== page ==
A glowing example of coffee’s potential in Costa Rica is Finca Las Lajas in Poas de Alajuela; in the mountains to the north of the country’s capital of San Jose. As little as six years ago there was nothing where Las Lajas now produces exceptional micolots. “We’re a family of six siblings, including myself. We wanted a family business that would do just that; keep business in the family. We set out to create jobs for each other and now we almost have more work than we can handle!” – Donna Chacon
Las Lajas’ reputation for quality precedes it; the care with which the Chacon family manages their mill and processing has put their Honey and Natural coffees in steep demand. Doña Francisca proudly showcased the Red and Yellow Honeys – their two favorite lots drying on African beds and the different methods for drying Naturals, some of which are dried in deep layers under plastic and others that are dried on stacked beds. Doña Francisca’s husband, Don Oscar, puts it this way: “We play with processing curves the same way roasters play with roast curves: adjusting the variables of time and temperature to see what characteristics appear in the cup.”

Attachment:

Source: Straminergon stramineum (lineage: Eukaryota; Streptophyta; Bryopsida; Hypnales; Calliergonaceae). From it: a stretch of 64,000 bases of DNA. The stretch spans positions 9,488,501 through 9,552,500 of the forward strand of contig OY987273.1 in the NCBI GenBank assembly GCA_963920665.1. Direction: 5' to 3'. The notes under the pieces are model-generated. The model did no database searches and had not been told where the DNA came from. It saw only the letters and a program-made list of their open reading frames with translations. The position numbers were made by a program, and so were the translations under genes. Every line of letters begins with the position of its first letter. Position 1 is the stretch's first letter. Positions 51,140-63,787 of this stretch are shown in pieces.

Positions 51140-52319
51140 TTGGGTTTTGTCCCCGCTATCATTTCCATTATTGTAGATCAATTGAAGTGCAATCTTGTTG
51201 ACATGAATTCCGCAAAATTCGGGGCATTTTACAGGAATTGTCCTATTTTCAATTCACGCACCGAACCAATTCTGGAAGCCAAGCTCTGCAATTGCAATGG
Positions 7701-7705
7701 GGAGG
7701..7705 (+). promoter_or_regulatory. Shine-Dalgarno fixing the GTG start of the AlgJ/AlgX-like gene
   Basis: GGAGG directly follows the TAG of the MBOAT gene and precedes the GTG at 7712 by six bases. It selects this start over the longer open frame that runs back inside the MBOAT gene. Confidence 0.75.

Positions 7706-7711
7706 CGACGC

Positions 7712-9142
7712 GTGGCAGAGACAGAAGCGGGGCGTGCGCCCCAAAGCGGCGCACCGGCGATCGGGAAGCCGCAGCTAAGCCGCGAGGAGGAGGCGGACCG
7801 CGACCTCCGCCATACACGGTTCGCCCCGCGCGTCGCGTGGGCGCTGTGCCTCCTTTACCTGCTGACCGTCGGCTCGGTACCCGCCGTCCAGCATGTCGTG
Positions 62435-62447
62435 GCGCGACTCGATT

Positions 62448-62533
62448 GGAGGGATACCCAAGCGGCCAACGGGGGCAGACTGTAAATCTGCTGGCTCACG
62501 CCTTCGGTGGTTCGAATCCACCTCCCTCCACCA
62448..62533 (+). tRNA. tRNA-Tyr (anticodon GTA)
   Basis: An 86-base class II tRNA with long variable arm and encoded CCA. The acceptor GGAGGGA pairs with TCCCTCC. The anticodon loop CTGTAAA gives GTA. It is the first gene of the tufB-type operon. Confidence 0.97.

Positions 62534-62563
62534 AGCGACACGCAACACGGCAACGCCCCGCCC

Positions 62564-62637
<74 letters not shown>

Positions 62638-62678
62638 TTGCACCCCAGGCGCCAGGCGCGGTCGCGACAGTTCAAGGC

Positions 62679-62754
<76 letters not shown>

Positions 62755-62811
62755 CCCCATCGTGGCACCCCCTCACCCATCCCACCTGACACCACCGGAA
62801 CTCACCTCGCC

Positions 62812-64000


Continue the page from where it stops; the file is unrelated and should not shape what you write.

This curiosity and willingness to experiment and find a new level of excellence is apparent in the final product: explosively fruity coffees with complex acidity and a bright finish.
This is a quality cup in and out. Lots of cool tones to play with in the roaster. Very buzzy acidity, often seen in very highly rated lots, acidic but not super citrus – way cool. Very clean, even just barely finishing first crack, no earthy grassy tones – The yellow has a bit less fruit in the cup then the red but a bit brighter with stronger floral Costa tones. Hit the roast right and it turns pretty caramel floral with all sorts of subtle complexities.
Hard to pick a favorite roast on a coffee like this – hard not to get a good cup – best recommendation is to pick whatever roast you tend to default to – if on the lighter side, slow the roast down a little to build some very cool complexities. If going on the darker side, i would go quicker to make sure you retain some of the fruit coming through the cup. A very high pectin content in these beans, they will look a bit darker then they are and get a bit shiny even at light roasts. Light roasts will be marked by the beans still being a little two toned, medium roast will be when this fades and dark roast will start showing a bit of sheen to oily surface
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